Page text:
Jason Zevin and his colleagues observed the brain functions of participants as they read fairy tales in English and Chinese. Magnetic resonance imaging data showed that very similar patterns of brain activity are engaged by reading across languages (top and middle images). Image courtesy of Jason Zevin.

They found that the underlying network in the brain of each speaker looked somewhat different — but not as different as expected.

“They seem to be differences in degree, rather than in kind,” Zevin said.

Zevin’s research also looks at speech perception, the process by which the sounds of language are heard, interpreted and understood.

At USC Dornsife, he will use neuroimaging to study how the age at which one learns a second language influences their ability to perceive and recreate nuances in the sounds of that language. For instance, how do English-speaking college students learning a second language differ from children learning a second language in the time window during development from age four to eight when youths have an easier time acquiring language and other skills?

“Those college students may never produce or perceive sounds as a native speaker, but they can learn words and get much of the grammar right. They can communicate very fluently,” Zevin said.

Zevin’s arrival brings him full circle to his doctoral training. He earned his Ph.D. in neuroscience from USC Dornsife in 2003, under adviser Mark Seidenberg, now at University of Wisconsin-Madison. His doctoral research focused on computational models of reading, forging the path for his current work.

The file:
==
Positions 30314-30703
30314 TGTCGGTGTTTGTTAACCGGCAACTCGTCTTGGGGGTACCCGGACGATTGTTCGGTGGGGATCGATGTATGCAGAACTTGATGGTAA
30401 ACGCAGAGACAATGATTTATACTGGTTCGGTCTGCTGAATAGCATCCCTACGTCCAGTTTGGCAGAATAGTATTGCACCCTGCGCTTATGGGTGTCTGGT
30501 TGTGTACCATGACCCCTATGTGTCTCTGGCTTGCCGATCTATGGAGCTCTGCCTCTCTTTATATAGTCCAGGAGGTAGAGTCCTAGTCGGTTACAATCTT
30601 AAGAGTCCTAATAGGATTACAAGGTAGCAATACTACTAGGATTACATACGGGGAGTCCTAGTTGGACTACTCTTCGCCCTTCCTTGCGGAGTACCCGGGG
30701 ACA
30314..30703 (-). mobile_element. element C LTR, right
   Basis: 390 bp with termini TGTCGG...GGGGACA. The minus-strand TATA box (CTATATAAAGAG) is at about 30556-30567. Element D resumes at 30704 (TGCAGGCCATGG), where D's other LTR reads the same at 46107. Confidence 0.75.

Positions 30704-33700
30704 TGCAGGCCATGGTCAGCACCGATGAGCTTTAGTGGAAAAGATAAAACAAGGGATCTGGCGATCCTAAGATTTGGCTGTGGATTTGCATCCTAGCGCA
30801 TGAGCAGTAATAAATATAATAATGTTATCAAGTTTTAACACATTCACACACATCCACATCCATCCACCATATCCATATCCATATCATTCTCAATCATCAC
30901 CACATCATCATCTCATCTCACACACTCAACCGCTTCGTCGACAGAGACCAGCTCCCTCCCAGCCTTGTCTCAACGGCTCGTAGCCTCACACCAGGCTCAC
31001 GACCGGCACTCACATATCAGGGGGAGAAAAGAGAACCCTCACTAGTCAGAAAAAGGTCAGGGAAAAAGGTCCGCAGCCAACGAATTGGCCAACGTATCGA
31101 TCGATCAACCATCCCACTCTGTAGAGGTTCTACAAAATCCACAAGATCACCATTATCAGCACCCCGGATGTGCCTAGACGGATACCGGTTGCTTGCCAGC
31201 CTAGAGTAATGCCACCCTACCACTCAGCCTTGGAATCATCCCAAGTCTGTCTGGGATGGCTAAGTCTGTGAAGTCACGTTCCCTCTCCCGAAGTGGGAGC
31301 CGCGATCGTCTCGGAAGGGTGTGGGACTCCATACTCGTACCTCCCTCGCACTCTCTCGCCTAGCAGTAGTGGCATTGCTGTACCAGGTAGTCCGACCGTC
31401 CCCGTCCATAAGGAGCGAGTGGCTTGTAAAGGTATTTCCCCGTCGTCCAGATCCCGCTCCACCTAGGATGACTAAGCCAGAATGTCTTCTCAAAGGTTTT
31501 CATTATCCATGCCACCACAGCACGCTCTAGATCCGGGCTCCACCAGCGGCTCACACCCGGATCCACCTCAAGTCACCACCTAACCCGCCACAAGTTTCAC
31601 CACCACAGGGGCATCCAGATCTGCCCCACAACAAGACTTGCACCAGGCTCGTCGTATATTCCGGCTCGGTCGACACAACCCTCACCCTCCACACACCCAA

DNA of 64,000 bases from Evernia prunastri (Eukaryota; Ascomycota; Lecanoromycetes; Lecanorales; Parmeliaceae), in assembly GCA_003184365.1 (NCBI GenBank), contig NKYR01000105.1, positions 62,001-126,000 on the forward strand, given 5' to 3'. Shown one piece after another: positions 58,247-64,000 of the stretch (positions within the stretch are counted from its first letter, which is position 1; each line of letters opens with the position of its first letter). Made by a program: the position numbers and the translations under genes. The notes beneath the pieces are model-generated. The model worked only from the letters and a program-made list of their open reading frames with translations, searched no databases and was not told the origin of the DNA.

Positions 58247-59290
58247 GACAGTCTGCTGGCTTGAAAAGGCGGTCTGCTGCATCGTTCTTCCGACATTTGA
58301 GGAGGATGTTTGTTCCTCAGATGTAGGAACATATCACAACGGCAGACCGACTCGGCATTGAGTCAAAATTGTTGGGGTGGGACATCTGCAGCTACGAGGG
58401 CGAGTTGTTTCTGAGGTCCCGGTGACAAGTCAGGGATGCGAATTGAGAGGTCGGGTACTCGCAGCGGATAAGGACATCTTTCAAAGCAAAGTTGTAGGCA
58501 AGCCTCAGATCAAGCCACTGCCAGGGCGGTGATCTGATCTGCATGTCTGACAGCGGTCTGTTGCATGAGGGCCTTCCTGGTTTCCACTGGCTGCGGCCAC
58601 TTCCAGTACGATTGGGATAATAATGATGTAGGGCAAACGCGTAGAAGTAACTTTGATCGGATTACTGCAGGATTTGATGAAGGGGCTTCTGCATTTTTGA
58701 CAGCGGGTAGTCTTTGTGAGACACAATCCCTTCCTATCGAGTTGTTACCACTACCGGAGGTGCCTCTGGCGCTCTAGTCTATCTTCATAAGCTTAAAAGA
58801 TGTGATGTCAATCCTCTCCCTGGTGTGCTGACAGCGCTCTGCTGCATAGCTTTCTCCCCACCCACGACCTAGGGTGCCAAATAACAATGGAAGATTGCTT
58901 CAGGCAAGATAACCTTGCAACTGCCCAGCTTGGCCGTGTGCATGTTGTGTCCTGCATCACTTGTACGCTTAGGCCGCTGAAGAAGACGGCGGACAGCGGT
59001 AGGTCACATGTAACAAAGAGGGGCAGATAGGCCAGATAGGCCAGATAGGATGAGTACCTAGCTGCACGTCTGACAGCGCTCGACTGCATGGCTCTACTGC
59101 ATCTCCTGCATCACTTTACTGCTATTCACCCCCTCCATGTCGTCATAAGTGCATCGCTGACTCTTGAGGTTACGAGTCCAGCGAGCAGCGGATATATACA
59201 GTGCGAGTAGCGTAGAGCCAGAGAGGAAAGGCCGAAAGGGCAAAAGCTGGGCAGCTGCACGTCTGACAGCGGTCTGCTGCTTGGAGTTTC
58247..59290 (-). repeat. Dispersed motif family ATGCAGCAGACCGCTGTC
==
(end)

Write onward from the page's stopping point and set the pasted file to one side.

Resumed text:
Previously, Zevin was an assistant professor of psychology in psychiatry at the Sackler Institute for Developmental Psychobiology at Weill-Cornell Medical College in New York City.

At USC Dornsife, he is establishing a psycholinguistics and cognitive neuroscience laboratory. He said he looks forward to building a team of postdoctoral, graduate and undergraduate students to continue researching reading and speech perception. He is also looking forward to developing research partnerships with other faculty at USC.

“USC Dornsife has great strength in linguistics, psychology and neuroscience,” Zevin said. “It’s a perfect environment for interdisciplinary collaboration on studies.”

This semester, he is teaching an upper-level undergraduate course called “Psycholinguistics,” where students learn experimental and theoretical aspects of how spoken and written language is produced and understood. He also writes a blog called “The Magnet Is Always On,” where he discusses news and findings in his field.

Zevin said he is happy to be back at USC Dornsife, which has seen the addition of the Dana and David Dornsife Cognitive Neuroscience Imaging Center since he completed his doctoral degree. Now he can pop over to the neuroimaging facility to conduct his research.

 “USC has just gotten better since I’ve left. It’s an amazing place to be.”